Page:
In order to reach your productivity and revenue goals, you’ll need to properly manage your customer orders. For this reason, it’s essential that you implement a solid return merchandise authorizations (RMA) process.

This will allow you to monitor and accommodate any exchanges or returns that your customers need.

Let’s take a look at what you need to include in your company’s RMA process.

Document Everything

It should come as no surprise that documenting all of your returns as comprehensively as possible is crucial. As soon as a return is initiated, you should make note of the product number, reason for the return, etc.

This will allow you to keep an archive of this information that you can consult in the future.

For instance, taking a look at your last six months’ worth of returns can allow you to pinpoint the most common reason why buyers were initially dissatisfied with their order. You can then identify the underlying issue and resolve it.

Looking to learn more about RMA processing and how you can integrate it? You can check out this resource for valuable information.

Be Transparent With Your Customers

One of the worst things you can do during your RMA process is to leave your customers in the dark. It can easily become frustrating for customer who have initiated a return to not have any feedback for over a week, for example.

You should keep them updated every step of the way after they initiate a return. If you want to create an influential brand, then, first of all, you have to focus on creating an inspiring brand story which will emotionally connect your target customers.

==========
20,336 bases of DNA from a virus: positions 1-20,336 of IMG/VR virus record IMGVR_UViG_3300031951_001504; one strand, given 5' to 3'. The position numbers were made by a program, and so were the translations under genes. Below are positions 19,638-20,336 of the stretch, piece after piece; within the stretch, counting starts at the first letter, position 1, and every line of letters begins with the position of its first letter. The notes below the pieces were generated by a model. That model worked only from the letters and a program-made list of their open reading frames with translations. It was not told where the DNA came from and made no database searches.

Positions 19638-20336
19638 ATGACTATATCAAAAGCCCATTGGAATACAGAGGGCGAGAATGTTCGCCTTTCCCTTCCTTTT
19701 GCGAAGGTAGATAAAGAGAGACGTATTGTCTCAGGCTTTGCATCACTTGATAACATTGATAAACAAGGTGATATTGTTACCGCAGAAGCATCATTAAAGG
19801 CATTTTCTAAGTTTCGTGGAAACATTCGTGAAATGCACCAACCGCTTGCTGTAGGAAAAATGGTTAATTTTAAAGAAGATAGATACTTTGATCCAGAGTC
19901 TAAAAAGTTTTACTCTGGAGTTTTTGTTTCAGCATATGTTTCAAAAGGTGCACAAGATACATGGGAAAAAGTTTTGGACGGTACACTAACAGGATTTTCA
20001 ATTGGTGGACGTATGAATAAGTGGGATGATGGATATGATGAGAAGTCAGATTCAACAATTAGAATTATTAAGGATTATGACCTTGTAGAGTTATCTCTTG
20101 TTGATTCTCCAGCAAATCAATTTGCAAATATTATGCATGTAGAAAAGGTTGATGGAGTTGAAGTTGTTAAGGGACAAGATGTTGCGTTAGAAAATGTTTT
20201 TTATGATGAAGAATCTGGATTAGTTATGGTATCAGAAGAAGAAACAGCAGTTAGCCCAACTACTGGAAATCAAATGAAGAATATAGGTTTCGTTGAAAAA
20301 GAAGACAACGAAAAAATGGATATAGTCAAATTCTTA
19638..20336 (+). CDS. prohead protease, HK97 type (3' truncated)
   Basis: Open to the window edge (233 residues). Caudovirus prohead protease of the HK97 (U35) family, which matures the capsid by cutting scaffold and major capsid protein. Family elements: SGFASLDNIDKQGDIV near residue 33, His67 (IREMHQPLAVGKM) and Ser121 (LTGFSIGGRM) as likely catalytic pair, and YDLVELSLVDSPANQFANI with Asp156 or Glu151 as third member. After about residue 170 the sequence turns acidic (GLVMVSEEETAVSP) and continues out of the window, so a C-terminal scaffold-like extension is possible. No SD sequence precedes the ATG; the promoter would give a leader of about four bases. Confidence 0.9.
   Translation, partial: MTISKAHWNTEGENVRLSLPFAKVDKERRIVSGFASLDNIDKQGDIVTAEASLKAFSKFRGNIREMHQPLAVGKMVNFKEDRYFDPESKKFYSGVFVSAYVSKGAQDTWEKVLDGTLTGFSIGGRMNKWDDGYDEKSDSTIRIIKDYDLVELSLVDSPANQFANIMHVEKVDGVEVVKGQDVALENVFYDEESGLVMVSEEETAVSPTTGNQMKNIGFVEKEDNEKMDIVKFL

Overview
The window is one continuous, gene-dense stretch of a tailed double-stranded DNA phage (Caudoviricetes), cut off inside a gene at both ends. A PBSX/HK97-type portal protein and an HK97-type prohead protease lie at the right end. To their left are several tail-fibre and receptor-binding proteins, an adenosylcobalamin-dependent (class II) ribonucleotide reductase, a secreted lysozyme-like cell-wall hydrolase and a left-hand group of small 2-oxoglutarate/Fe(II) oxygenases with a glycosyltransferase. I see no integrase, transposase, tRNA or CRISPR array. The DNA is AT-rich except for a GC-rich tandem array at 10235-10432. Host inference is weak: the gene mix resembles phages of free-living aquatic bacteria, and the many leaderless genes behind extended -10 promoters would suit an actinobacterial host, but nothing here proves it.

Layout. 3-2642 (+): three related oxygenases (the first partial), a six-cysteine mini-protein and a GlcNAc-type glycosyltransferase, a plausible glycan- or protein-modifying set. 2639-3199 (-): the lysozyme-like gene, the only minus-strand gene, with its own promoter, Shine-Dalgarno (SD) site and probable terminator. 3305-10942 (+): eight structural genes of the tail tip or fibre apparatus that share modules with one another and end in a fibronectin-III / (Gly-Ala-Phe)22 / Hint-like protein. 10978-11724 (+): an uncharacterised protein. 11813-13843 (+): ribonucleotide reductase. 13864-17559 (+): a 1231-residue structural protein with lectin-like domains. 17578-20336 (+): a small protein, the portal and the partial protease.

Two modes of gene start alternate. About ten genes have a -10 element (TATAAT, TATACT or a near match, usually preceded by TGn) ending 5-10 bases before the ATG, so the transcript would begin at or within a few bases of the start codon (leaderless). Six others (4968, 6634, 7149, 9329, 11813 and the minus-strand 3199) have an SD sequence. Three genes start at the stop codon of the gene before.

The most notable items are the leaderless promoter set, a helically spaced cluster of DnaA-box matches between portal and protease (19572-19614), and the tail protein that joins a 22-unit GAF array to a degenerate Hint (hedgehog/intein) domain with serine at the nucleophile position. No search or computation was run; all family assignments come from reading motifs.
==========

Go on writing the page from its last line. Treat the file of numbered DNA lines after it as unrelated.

This means letting them know when they can expect their refund and when you have received their shipment.

Although it might seem simple in practice, this can go a long way in terms of building your brand reputation. Not only will this allow you to avoid negative reviews, but the customer who returned the item will likely make another purchase in the future.

Be Flexible With Return Eligibility

It’s in your best interest to be relatively flexible in terms of return eligibility. For example, some companies only allow returns if the item arrived damaged or broken.

However, it’s not uncommon for buyers to accidentally order the wrong size for particular products. Or, they may realize they no longer need the product after it has already been shipped to their location.

The window of time in which your customers can return a product should also be generous. Many customers wouldn’t be pleased to learn that they only have 48 hours to initiate a return, for example.

Integrating an RMA Process Doesn’t Have to Be Difficult

The guide above will help ensure that you avoid common obstacles when it comes to customer returns for your eCommerce business.

From here, the RMA process you implement will be able to handle all of your business needs.

Looking for more tips that can help you out later on? Check out the rest of our blog for plenty of more useful information.